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What You Won't Hear in the Presidential Debates: Real Middle East Peace Solutions

This election season, like all election seasons, the presidential candidates will inundate us with all sorts of issues they think we think are...

This election season, like all election seasons, the presidential candidates will inundate us with all sorts of issues they think we think are important. In North Carolina and Iowa, they’ll talk about farmers and agriculture and small businesses. In Detroit, they’ll talk about the auto industry and labor unions and factories. In Florida, they’ll talk about Medicare and retirement benefits and social security. Top that off with a heaping dose of rhetoric on education, unemployment, spending, saving, government cuts, women, housing, gay rights, veterans, foreign policy, and Big Bird, and one is likely to become nauseated by the sheer plethora of topics that will be amplified before November 6.

There is one issue, though, that won’t be discussed, and that’s Middle East peace. Sure, we always hear lofty, general statements about the need for meaningful solutions and the necessity of the Palestinians and Israelis to put their political differences aside and agree to find a peaceful path forward. Anyone can open their mouth and utter something half-intelligent about the two-state solution. But how about some real ideas, for crying out loud? And even if there aren’t any real ideas—a strong possibility given the sensitive nature of the topic and its track record within the American presidency—doesn’t it at least deserve a mention?

In Republican presidential nominee Mitt Romney’s recent foreign policy speech, Israel was mentioned a grand total of two times. Think that’s a low number? Not when you compare it to the number of mentions he gave Palestine: zero. How can any presidential candidate not mention Middle East peace in a major speech outlining his foreign policy views? Sure, Romney did visit Israel in July of this year, but his trip, which was unquestionably a photo op, was marred by his unintelligent remark that “cultural differences”—not years of Israeli domination—are the reason Israelis are more economically successful.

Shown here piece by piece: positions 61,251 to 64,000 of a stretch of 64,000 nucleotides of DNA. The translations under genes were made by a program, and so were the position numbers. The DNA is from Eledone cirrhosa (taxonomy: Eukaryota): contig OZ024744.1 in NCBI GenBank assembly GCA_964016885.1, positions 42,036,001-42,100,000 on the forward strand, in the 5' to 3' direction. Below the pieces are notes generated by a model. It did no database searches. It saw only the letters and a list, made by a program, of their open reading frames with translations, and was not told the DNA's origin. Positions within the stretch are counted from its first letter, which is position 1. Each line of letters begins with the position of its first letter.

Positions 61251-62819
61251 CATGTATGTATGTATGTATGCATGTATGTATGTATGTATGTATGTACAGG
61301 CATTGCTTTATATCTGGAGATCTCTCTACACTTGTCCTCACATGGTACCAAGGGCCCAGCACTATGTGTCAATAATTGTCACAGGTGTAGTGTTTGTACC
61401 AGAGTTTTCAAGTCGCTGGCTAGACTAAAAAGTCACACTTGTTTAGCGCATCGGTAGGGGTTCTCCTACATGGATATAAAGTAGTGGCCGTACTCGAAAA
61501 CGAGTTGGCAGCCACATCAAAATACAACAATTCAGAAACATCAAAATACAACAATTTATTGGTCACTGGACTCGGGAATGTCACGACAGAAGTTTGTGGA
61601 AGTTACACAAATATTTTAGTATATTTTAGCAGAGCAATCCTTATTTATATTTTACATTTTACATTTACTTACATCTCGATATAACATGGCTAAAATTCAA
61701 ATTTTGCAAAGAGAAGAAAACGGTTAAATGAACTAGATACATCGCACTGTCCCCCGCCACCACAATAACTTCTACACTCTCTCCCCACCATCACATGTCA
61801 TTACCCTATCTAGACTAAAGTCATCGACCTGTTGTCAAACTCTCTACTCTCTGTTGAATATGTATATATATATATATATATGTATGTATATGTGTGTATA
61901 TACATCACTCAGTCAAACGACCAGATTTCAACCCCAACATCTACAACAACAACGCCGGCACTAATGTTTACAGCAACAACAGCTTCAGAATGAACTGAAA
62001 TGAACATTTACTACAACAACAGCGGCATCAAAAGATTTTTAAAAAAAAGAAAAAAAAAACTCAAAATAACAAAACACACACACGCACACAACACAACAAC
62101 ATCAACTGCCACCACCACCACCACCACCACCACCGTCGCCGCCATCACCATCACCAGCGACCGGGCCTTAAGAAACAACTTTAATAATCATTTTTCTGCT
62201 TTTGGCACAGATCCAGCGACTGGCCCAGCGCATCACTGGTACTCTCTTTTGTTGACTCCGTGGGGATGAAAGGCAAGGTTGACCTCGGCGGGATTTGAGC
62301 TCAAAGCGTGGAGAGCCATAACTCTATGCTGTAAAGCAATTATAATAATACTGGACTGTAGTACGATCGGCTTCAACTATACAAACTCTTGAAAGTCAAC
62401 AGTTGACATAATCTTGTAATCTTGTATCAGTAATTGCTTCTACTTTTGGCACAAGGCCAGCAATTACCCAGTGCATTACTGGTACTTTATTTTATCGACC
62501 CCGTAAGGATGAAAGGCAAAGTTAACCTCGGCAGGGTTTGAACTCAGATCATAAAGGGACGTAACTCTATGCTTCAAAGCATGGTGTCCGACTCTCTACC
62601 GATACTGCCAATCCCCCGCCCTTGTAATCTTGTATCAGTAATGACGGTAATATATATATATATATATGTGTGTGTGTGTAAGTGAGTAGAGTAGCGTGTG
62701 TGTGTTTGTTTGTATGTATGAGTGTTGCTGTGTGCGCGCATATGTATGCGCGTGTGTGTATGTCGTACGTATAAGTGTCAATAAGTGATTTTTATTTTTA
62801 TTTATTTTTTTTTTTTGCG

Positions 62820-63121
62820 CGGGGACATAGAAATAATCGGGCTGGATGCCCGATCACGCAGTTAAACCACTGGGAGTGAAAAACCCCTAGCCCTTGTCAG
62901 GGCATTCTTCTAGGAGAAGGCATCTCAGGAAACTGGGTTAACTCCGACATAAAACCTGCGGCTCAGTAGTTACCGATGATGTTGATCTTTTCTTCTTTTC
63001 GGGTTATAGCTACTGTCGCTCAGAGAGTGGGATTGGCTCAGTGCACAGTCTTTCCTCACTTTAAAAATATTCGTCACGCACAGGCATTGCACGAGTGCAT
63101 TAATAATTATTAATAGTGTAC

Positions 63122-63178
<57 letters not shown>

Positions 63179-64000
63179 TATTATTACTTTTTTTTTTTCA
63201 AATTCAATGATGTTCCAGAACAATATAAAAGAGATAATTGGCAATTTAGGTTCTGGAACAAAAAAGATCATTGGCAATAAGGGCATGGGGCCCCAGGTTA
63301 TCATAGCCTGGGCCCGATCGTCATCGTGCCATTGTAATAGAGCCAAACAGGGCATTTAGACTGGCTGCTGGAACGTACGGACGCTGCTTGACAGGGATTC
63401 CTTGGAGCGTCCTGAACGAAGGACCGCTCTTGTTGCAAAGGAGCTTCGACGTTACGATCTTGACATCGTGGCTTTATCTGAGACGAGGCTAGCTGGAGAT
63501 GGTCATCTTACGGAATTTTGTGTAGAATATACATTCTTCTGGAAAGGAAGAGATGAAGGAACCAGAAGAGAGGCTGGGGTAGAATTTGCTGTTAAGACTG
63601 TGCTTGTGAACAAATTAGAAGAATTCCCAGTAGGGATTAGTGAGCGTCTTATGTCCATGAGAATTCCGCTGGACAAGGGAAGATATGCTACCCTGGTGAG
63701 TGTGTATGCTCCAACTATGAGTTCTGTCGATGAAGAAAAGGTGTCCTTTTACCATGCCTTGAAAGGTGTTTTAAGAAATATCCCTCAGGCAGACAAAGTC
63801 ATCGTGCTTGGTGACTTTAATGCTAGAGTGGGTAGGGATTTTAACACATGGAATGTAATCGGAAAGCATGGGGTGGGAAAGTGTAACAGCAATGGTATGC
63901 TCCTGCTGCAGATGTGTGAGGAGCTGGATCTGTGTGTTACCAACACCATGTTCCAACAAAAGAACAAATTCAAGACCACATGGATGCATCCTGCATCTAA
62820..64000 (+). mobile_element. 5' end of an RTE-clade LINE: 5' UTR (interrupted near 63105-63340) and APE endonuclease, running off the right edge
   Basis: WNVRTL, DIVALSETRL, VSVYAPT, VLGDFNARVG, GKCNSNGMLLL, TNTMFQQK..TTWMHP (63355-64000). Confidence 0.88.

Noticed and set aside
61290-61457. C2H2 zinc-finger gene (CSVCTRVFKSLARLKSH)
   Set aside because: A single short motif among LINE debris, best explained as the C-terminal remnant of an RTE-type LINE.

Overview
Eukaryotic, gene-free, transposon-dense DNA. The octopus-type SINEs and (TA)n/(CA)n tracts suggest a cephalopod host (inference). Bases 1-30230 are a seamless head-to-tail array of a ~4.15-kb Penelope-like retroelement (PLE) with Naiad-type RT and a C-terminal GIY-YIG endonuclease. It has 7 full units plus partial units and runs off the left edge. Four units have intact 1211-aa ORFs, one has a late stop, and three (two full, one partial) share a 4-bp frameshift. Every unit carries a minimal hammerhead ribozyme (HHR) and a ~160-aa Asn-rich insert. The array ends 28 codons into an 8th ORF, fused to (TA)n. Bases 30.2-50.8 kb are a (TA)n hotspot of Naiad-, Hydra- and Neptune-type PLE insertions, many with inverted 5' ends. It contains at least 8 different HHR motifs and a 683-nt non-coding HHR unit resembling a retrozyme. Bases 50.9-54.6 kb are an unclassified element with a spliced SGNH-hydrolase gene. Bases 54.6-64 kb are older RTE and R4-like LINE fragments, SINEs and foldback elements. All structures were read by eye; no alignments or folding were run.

Truth be told, President Obama’s record isn’t all that great either. His first four years in office have been spent cuddling up next to Benjamin Netanyahu, and though he tried brokering a few rounds of direct talks, those stalled when Israel showed up the American government by renewing its moratorium on the expansion of West Bank settlements. In the general election square off with Romney, the president has been nothing short of mum on the issue.

There are a few reasons for the silence. Sadly enough, the American electorate just isn’t all that connected to the issue. Ask the ordinary Joe to locate Israel on a map, and the changes that he’d succeed are questionable. Ask him to locate Palestine, and watch as he squirms even more. Ask him to explain the details of this decades-long conflict, and a blank stare begins to emerge.

At the end of the day, elections are won on bread and butter issues, and while it may be a hard pill to swallow for those attuned to the happenings of that region, reaching that golden electoral number of 271 doesn’t involve much Israel-Palestine talk.

The second reason nobody’s talking about Middle East peace is because it’s hard. Why offer a meaningful solution that addresses specific political grievances when you can simply whitewash the conflict by saying something warm and fuzzy about “peace” and “hope” and “change” and “love.” News flash: Kumbaya politics isn’t about solving problems.

The sad reality in all of this is that the one topic that everyone seems to avoid is the very topic that’s at the center of all other Middle East issues. Want to curb terrorism? Address Middle East peace. Want to end the escalating cold war between Israel and Iran? Address Middle East peace. Want to build more stability in a region that’s been rocked by revolutions and plagued by American-weary regimes? Address Middle East peace.

A large part of addressing Middle East peace means talking about it—something both of these presidential campaigns just can’t seem to do.


Nathan Lean is the editor-in-chief of and the author of the new book, The Islamophobia Industry: How the Right Manufactures Fear of Muslims.

This is sixth in a series of essays provoking a conversation around the invisible issues of Election 2012—those crucial topics that hide in plain sight as the two candidates square off during the presidential debates this month.


Image (cc) flickr user reejay

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